Cape Comorin or Kanya Kumari

We travelled about a hundred kilometers mostly along the coast to come to Kanya Kumari formerly known as Cape Comorin, the southern tip of the Indian land mass. It was supposed to be a fabled place where the three seas/oceans met. Named after the Devi Kanya Kumari (Parvati) temple, it is a small place but the eateries here dish out fantastic dosas. The nearest town is Nagarcoil which is the district
A wave races down and hits a rock
headquarters – the district having been named after Kanya Kumari.

One has to visit the place only for its sunrises and sunsets. They are just out of this world; the play of early morning light or that of the evening on the waves is fascinating. Cape Comorin has had ancient connections with the Greeks and was at one time a centre that traded with them, Ptolemy is said to have described the place in his treatises identifying it with Gulf of Mannar.

All this apart, Swami Vivekanada visited Kanya Kumari in 1892 and meditated here on a rock far out on the sea for as many as three days. He is stated to have swum to it against the advice of the local fishermen
On the beach
and survived on the rock without any food and water for three days. The place is now immortalized as Vivekanand Memorial and has become a tourist spot.


During our stay we were suddenly overtaken by a storm. From our Kerala House room we could see fishermen far out looking for a catch bobbing
One more seascape
up and down on the turbulent sea in strong winds. They, apparently, are a courageous and tough lot as none seemed to be heading back for the coast. Making a living for them is virtually an everyday struggle.

Saturday, February 4, 2017

Destinations :: Mysore & Ooty (1978)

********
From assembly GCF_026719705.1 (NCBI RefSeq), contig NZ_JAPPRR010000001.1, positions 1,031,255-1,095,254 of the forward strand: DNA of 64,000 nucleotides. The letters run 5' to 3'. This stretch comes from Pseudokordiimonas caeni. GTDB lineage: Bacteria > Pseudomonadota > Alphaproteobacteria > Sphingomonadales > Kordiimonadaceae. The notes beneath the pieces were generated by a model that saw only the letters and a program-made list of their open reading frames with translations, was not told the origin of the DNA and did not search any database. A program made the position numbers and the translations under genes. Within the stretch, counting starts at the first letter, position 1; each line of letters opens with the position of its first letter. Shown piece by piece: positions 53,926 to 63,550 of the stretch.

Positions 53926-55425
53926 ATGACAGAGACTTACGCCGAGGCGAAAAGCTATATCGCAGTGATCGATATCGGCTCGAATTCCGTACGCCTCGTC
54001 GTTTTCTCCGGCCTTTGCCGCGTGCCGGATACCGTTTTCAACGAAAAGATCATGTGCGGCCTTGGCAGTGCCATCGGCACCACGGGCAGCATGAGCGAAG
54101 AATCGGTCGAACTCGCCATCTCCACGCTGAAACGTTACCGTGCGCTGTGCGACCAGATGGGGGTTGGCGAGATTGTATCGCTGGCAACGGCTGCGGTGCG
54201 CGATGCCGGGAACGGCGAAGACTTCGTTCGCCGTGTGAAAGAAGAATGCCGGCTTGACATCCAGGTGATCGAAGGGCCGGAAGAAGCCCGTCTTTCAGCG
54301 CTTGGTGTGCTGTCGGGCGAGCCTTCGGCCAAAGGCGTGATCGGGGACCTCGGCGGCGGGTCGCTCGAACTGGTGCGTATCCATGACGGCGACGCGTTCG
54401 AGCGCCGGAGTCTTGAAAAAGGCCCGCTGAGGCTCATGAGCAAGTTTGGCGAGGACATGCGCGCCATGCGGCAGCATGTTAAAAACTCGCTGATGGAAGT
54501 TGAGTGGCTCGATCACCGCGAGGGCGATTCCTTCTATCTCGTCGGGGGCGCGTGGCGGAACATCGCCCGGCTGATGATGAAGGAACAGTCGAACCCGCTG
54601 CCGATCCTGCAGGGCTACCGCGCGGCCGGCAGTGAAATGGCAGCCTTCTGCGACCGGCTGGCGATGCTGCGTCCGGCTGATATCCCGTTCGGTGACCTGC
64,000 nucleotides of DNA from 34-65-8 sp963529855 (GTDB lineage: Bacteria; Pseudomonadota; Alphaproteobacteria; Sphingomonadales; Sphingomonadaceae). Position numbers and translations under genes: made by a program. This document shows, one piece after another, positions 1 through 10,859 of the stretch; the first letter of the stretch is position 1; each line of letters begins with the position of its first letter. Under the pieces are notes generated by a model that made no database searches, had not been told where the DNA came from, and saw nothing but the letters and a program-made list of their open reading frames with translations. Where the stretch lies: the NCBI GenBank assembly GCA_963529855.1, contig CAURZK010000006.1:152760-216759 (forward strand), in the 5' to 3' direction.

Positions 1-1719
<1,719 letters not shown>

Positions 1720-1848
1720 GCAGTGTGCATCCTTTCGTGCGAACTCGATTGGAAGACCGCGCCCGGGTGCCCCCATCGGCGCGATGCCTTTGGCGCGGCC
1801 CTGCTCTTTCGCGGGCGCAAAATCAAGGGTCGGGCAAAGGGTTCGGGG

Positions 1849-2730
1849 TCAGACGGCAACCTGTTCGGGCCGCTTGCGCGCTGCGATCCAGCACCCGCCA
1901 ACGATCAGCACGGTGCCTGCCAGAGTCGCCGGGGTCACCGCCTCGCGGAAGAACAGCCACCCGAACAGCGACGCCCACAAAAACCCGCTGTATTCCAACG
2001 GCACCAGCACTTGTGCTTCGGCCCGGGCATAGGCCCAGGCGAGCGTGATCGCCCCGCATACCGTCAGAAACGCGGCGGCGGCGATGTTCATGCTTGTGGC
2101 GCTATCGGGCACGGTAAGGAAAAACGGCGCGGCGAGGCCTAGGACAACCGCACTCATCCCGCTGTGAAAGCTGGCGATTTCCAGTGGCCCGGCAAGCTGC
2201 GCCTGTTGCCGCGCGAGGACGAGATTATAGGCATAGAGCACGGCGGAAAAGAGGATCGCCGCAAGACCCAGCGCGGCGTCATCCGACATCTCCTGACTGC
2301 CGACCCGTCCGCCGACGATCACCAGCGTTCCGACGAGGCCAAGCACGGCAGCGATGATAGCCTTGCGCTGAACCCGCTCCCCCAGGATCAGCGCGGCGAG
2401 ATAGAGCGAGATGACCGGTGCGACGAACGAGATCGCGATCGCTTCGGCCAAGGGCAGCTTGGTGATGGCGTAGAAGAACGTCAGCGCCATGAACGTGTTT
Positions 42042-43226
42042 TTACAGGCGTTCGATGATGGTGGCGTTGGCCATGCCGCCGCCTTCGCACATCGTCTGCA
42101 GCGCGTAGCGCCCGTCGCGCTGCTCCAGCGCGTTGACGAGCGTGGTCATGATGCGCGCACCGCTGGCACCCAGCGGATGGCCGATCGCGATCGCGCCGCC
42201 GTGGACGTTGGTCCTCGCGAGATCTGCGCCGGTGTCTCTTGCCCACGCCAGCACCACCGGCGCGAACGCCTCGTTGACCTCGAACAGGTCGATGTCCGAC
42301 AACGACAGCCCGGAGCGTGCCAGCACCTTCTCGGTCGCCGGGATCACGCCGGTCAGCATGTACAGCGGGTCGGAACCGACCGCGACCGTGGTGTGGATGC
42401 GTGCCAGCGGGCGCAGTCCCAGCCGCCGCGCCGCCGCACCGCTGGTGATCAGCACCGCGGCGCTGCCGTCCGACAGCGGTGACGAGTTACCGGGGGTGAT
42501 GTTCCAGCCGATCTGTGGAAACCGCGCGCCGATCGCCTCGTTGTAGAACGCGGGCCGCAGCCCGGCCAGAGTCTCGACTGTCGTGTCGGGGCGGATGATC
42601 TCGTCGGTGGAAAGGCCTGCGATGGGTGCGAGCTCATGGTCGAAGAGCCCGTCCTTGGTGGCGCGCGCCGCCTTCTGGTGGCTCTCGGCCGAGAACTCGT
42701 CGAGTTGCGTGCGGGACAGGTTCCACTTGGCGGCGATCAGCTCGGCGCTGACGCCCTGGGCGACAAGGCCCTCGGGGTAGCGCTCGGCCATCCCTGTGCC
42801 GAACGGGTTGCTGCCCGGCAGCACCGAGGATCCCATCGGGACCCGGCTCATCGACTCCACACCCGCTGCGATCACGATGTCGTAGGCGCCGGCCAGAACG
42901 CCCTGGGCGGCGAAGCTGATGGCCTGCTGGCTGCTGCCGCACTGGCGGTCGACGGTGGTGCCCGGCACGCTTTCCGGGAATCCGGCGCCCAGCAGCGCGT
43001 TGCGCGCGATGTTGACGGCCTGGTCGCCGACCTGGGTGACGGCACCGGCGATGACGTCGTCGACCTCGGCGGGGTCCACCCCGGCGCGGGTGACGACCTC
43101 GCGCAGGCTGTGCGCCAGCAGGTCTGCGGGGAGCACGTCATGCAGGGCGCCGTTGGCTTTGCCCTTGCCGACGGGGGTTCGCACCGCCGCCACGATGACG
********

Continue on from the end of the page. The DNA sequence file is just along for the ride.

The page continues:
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Mysore

Brindavan Gardens
After spending two pleasant days we moved on to Mysore – now Mysuru. One needs to mention a specialty of the area around Mysore. One sees lots of coconut plantations as one heads for Mysore. At one particular plantation around half way to Mysore the bus came to a halt and the conductor asked us to try the water of the green coconuts of the place. The water was just exquisite indeed – cool, sweet and the quantity of it was enormous. I had till then never tasted such sweet coconut water and in such huge quantities from a single nut. I think I had a somewhat similar green coconut at Batu Caves in Kuala Lumpur later in 1981. As it was a refrigerated one its water was very cold and also very sweet.

Mysore was nice and green and, unlike Hyderabad and Bangalore, with
In a Mysore garden
no crowd of shoppers. In Mysore the biggest attraction was the gigantic palace of Wadiyars built over several years and occupied in 1912. Though the place is known as the city of palaces yet this is the one that is the centre of attraction.